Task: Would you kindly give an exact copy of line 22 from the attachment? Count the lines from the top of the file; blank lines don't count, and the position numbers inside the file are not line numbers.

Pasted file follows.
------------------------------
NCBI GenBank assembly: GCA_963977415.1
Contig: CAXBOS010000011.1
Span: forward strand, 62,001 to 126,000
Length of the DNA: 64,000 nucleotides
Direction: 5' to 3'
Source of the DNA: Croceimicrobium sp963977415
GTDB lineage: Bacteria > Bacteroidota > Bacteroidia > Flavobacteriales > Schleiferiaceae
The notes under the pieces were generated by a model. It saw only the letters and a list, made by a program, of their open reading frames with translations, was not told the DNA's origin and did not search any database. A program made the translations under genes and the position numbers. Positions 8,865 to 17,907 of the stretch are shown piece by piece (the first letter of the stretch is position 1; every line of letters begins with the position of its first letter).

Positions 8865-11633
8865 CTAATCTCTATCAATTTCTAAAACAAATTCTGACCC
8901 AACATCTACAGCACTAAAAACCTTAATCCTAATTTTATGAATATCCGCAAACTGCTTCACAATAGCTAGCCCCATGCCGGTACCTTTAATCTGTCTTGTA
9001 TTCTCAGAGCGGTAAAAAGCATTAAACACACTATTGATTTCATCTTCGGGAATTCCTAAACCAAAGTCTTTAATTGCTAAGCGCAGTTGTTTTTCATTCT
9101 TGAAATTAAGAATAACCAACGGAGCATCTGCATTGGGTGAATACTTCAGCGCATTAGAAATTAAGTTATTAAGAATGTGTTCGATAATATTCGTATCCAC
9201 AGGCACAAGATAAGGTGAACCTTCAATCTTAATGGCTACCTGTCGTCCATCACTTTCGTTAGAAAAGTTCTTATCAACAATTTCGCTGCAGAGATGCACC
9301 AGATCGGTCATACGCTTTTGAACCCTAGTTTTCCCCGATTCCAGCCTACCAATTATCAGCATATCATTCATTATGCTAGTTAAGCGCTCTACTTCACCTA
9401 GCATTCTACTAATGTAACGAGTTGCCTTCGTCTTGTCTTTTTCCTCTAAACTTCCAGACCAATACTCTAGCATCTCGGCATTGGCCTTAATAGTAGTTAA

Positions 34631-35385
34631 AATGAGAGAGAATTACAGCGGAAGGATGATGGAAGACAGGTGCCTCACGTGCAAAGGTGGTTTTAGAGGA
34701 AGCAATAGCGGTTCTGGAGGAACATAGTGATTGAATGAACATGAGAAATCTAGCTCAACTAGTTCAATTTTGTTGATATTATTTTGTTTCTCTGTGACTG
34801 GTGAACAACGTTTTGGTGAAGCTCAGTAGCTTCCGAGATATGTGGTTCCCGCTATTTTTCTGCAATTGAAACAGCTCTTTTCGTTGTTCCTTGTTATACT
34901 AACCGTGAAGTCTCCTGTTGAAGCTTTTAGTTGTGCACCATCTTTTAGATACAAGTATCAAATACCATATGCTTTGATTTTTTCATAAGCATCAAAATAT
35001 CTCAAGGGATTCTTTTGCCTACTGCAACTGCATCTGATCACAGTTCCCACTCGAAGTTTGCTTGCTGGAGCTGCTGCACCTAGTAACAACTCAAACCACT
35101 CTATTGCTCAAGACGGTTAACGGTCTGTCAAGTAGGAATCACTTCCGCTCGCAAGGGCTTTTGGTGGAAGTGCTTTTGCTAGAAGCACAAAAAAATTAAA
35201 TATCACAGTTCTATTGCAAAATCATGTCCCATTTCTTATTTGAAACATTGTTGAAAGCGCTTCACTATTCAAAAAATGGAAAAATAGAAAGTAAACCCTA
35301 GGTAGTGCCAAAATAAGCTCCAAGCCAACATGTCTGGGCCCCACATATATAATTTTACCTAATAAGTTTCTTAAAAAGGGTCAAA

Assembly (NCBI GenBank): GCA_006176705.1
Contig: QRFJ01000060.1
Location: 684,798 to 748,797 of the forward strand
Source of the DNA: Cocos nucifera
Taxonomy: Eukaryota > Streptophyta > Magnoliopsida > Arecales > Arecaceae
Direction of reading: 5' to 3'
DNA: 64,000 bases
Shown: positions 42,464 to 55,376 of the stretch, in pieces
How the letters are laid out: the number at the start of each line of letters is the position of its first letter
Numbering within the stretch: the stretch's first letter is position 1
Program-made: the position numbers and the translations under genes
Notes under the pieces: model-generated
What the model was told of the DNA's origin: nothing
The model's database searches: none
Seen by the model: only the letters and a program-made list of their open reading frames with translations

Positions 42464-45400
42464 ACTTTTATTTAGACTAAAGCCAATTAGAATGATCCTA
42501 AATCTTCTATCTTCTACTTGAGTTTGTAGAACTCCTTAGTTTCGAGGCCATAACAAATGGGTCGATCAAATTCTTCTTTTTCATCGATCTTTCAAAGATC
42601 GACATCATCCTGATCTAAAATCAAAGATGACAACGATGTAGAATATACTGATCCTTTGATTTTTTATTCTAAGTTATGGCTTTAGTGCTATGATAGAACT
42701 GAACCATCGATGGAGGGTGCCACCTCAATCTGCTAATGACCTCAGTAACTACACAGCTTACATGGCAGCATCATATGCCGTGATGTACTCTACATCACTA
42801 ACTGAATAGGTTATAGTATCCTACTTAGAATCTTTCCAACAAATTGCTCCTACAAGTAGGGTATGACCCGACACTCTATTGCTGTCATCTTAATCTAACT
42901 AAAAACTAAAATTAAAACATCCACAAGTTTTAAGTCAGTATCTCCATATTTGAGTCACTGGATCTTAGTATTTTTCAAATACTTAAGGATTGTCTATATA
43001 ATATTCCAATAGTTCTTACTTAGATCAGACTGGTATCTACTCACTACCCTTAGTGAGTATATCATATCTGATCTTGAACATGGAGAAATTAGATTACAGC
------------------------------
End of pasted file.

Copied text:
35001 CTCAAGGGATTCTTTTGCCTACTGCAACTGCATCTGATCACAGTTCCCACTCGAAGTTTGCTTGCTGGAGCTGCTGCACCTAGTAACAACTCAAACCACT